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The Clever Compositions Club

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This teaching idea deals with composition writing in a new and amusing way. Have you ever thought of the great amount of work marking compositions involves? Don´t you feel frustrated
when your students read their marks (and that´s that!) the next day? Why not give them an insight into the whole process while catering for diversity at the same time? Read on!
Students often find it difficult to write compositions; they are usually afraid of their teacher´s comments, as they fear low marks coming. The following suggestions will contribute to relieve their tension. The students are in charge all the time, while the teacher supervises their work discreetly and is always available to help when needed.

Divide the class into groups of 5/6. Distribute these roles according to the students´ abilities: writer, proofs reader, language expert and editors (there should be at least 2 of the latter.)
Note that different students could play different roles at different times. Alternatively, if you want to keep everybody busy, ask your students to write a short composition each and try one (or more) of the other roles afterwards. Hand out the cards below accordingly:


Write a story on the topic of your choice. Use about 100 words.
Then pass on your work to the proofs reader.


Check your classmate´s composition. Tick (X) a box every time you spot a mistake. Then pass this card to the language expert.

( ) ( ) ( ) ( ) ( )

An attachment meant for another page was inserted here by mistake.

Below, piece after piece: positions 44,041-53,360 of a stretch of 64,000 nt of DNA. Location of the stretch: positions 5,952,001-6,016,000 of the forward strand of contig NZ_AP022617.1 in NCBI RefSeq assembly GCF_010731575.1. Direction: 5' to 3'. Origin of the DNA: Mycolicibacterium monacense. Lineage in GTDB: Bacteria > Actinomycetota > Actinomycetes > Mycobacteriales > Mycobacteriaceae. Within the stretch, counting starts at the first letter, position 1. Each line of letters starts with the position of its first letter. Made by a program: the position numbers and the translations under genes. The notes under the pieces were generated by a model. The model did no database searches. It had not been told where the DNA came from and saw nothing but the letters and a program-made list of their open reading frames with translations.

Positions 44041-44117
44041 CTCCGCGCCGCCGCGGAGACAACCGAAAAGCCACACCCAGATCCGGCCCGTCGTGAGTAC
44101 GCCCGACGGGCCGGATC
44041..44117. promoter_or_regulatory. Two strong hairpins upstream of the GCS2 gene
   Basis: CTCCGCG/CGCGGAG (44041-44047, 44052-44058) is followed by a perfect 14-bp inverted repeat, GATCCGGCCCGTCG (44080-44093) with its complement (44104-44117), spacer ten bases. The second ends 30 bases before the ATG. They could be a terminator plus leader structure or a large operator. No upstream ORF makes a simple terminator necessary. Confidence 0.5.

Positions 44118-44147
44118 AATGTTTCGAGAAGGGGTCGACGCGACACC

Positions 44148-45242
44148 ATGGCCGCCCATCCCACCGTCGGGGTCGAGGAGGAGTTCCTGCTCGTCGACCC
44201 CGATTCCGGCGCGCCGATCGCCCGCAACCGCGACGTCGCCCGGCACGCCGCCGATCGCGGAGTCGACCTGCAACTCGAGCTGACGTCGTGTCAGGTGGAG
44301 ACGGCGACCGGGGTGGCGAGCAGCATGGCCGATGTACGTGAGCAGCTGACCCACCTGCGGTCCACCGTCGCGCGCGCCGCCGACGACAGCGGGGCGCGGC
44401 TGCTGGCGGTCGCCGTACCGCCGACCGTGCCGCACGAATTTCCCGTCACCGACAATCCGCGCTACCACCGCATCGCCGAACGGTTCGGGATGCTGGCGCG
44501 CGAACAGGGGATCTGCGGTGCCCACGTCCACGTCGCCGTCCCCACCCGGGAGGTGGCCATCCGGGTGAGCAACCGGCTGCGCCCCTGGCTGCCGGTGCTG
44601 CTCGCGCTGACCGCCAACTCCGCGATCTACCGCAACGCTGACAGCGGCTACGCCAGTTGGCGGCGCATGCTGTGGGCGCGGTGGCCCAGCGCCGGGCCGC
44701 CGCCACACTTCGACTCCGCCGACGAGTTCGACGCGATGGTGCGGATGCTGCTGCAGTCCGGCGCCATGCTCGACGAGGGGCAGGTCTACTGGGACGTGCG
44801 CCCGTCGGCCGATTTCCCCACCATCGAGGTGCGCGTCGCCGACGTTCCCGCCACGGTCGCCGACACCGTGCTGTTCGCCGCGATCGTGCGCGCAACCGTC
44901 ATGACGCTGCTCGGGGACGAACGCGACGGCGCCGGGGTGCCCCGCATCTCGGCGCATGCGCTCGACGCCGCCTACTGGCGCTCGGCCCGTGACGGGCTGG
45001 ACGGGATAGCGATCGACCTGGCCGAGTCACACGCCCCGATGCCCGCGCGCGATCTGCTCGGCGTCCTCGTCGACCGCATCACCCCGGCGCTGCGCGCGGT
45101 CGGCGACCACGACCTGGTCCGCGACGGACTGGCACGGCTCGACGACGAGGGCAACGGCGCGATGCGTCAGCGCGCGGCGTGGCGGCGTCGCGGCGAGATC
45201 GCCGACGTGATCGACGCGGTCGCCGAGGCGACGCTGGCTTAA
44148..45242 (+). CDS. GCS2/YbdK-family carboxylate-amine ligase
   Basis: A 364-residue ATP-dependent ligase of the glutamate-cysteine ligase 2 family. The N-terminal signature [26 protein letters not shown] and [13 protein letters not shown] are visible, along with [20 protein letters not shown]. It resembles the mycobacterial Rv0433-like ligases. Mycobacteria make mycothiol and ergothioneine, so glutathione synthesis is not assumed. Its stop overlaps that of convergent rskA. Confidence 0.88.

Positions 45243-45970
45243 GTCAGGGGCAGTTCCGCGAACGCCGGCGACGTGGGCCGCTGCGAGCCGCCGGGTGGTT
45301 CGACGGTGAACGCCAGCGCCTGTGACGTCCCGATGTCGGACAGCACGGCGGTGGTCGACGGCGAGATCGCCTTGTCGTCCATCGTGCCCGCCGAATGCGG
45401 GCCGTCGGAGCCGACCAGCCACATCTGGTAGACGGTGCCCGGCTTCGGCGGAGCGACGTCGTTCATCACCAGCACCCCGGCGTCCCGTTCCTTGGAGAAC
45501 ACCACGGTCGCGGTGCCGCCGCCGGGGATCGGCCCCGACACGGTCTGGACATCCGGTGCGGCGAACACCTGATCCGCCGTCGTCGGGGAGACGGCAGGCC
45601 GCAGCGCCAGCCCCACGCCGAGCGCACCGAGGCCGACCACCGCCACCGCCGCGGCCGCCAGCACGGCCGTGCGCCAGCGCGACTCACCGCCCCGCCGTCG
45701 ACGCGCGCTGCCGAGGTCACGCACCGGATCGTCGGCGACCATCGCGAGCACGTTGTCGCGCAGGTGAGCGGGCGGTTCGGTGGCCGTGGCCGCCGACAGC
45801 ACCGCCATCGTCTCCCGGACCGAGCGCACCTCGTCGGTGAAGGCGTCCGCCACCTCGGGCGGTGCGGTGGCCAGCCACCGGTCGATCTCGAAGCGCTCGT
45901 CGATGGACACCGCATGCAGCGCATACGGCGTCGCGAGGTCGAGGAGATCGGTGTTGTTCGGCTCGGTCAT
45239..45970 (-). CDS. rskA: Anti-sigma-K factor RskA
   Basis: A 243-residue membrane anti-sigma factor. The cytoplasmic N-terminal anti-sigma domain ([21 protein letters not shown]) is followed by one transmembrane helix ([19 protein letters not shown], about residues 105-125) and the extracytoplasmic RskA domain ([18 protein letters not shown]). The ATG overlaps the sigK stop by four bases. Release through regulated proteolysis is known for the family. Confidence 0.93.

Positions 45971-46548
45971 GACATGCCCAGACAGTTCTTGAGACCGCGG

( ) ( ) ( ) ( ) ( )


Read your classmate´s work and the proof reader´s card. If you disagree with the number of mistakes s/he has found, discuss the matter with him/her. Then find the mistakes and correct the sentences.
Pass the corrected version to the editors.


You must evaluate (awarding between 1-10 points) your classmate´s composition. Be fair! Discuss your marks with your colleague editor/s and reach an agreement.

When you are all done, read the composition out and aloud and see how you like it.

If the students´ inspiration fails, the teacher should provide a handful of topics to write about. Some authors give you an opening sentence. Instead, I am going to give you some final sentences
to fire the students´ imagination: 'Sorry, darling, I don´t love you any more.' ; 'When he woke up, he realized he couldn´t move.' And how do you like 'She felt really proud of herself '? Writing can be fun. Get your students started now!

Devised by Joan M. Díez Clivillé
IESI Ramon Berenguer IV
Amposta, Tarragona (SPAIN)
[email protected]
[email protected]

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